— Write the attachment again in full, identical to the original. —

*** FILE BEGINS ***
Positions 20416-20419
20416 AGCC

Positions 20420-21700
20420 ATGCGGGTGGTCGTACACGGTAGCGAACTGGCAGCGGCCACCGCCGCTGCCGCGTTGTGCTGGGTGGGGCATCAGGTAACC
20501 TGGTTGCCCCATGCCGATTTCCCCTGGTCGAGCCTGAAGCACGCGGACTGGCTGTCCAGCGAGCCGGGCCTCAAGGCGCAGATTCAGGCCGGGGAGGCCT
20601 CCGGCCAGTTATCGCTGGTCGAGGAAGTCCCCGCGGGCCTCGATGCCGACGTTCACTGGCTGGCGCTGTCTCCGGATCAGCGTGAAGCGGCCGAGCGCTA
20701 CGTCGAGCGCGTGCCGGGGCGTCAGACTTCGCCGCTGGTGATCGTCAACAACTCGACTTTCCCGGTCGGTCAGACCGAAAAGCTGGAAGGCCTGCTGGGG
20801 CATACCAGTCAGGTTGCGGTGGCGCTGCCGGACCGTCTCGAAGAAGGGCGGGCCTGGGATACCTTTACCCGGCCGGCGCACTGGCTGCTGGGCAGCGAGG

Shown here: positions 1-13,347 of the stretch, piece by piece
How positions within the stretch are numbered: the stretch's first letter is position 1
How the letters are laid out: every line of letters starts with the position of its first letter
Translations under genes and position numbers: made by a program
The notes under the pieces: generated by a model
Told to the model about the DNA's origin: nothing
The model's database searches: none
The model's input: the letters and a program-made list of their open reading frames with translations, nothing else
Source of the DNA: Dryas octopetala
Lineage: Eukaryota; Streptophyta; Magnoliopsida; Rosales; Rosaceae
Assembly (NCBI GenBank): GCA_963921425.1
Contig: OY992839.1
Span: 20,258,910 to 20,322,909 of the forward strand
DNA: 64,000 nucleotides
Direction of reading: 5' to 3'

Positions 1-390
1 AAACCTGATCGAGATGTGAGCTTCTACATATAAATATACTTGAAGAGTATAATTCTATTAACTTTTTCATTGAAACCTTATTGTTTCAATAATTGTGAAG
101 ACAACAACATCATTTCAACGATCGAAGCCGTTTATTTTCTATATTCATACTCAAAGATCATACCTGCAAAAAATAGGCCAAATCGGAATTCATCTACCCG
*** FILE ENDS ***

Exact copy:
Positions 20416-20419
20416 AGCC

Positions 20420-21700
20420 ATGCGGGTGGTCGTACACGGTAGCGAACTGGCAGCGGCCACCGCCGCTGCCGCGTTGTGCTGGGTGGGGCATCAGGTAACC
20501 TGGTTGCCCCATGCCGATTTCCCCTGGTCGAGCCTGAAGCACGCGGACTGGCTGTCCAGCGAGCCGGGCCTCAAGGCGCAGATTCAGGCCGGGGAGGCCT
20601 CCGGCCAGTTATCGCTGGTCGAGGAAGTCCCCGCGGGCCTCGATGCCGACGTTCACTGGCTGGCGCTGTCTCCGGATCAGCGTGAAGCGGCCGAGCGCTA
20701 CGTCGAGCGCGTGCCGGGGCGTCAGACTTCGCCGCTGGTGATCGTCAACAACTCGACTTTCCCGGTCGGTCAGACCGAAAAGCTGGAAGGCCTGCTGGGG
20801 CATACCAGTCAGGTTGCGGTGGCGCTGCCGGACCGTCTCGAAGAAGGGCGGGCCTGGGATACCTTTACCCGGCCGGCGCACTGGCTGCTGGGCAGCGAGG

Shown here: positions 1-13,347 of the stretch, piece by piece
How positions within the stretch are numbered: the stretch's first letter is position 1
How the letters are laid out: every line of letters starts with the position of its first letter
Translations under genes and position numbers: made by a program
The notes under the pieces: generated by a model
Told to the model about the DNA's origin: nothing
The model's database searches: none
The model's input: the letters and a program-made list of their open reading frames with translations, nothing else
Source of the DNA: Dryas octopetala
Lineage: Eukaryota; Streptophyta; Magnoliopsida; Rosales; Rosaceae
Assembly (NCBI GenBank): GCA_963921425.1
Contig: OY992839.1
Span: 20,258,910 to 20,322,909 of the forward strand
DNA: 64,000 nucleotides
Direction of reading: 5' to 3'

Positions 1-390
1 AAACCTGATCGAGATGTGAGCTTCTACATATAAATATACTTGAAGAGTATAATTCTATTAACTTTTTCATTGAAACCTTATTGTTTCAATAATTGTGAAG
101 ACAACAACATCATTTCAACGATCGAAGCCGTTTATTTTCTATATTCATACTCAAAGATCATACCTGCAAAAAATAGGCCAAATCGGAATTCATCTACCCG